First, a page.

Off-the-rack solutions, like relying on ETFs and mutual funds with ESG ( environmental, social, and governance criteria screens) branding aren’t all horrible. But just ask our resident CFA, Darryl Brown about what you might find when you look closely at the companies you end up owning. He’s got plenty of examples of people wanting to invest in companies that advance social justice, diverse representation, and fair employment standards and finding out they now own Amazon, Google, and Tesla instead.

Bespoke solutions, just like suits, are more expensive, but are typically worth the cost. Working with a professional to articulate what you want (and don’t want) and tailor a portfolio around your unique values is a good way to avoid the easy, bad answers. It’s hard, because you still have to rely on someone else’s understanding of your values, and imperfect, because you will be relying on proxy characteristics (like board representation, or the CEO’s personality) to screen for a good match…and it won’t always work.

This leads to another hard truth: investing with more than just the growth of your own personal net worth in mind is harder to measure, and not because values-based investing generates lower returns (it doesn’t). Rather, it’s because a definition of success that includes the health of the entire planet, for example, requires more than the simple math of financial statements to measure. Not only do you have to examine and articulate your personal values, you have to design your own personal scorecard.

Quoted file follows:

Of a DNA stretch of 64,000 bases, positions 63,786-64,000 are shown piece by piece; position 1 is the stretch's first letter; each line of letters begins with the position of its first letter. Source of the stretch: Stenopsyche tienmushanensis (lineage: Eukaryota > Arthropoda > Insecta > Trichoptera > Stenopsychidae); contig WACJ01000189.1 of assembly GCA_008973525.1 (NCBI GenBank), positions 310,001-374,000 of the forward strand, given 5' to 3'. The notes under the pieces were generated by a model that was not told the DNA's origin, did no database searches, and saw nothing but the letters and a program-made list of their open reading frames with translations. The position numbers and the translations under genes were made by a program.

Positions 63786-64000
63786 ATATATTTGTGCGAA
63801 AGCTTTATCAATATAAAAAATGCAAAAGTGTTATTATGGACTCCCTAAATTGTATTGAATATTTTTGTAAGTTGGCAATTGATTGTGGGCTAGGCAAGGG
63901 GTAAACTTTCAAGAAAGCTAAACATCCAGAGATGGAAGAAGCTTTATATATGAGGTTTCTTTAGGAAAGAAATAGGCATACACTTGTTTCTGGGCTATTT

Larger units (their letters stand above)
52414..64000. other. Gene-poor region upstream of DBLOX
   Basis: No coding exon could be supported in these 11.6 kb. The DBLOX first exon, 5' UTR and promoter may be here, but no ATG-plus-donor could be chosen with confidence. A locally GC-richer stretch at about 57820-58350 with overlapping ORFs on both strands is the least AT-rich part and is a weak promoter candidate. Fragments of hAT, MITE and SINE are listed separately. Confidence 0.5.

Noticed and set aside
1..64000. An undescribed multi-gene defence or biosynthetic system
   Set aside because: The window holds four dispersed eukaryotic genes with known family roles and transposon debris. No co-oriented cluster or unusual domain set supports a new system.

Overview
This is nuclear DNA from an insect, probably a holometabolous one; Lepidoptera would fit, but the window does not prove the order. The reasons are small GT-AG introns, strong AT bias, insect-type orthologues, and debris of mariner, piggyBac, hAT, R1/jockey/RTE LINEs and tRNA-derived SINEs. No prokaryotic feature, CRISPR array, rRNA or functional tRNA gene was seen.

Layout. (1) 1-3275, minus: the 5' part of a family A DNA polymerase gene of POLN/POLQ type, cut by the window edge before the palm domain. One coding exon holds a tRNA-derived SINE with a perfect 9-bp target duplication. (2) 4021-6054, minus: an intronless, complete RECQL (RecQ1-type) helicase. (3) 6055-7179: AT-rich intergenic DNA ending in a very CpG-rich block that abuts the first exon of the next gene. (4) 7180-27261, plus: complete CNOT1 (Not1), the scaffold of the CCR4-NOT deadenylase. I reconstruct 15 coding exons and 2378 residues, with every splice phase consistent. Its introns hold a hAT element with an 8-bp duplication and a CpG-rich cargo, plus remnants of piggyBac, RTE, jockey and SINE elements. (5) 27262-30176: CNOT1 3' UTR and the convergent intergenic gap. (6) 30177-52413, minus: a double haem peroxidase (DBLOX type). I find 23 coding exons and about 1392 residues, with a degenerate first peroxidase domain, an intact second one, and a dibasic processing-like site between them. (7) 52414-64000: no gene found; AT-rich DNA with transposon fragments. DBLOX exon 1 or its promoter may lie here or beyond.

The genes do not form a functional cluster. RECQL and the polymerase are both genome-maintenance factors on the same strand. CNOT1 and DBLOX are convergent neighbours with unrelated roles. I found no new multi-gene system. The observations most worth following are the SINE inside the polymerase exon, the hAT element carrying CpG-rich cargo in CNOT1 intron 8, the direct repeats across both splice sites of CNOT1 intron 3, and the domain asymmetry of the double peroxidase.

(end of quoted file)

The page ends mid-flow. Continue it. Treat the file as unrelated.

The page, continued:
Trying to build a good future using only traditional investing tools is like trying to buy a tomato in The Good Place: there is simultaneously too much and too little information to make a perfect decision about the impact your dollars will have, and no tangible evidence that all that hard work to make the best decision had the impact you wanted anyway. But it’s worth doing anyway.

Hard Answers, and How to Live With Them

Yes, investing your time, labour, and money in creating a good future is hard work, just like most worthwhile pursuits. The sheer amount of work might feel daunting, so here’s how to get from wanting to invest according to your values to actually doing it:

Start With Why

As our friend Bonnie Foley-Wong writes in her book Integrated Investing:

The first thing people ask me when they are thinking about investing is, “What should I invest in?” But the first question they should be asking is, “Why am I investing?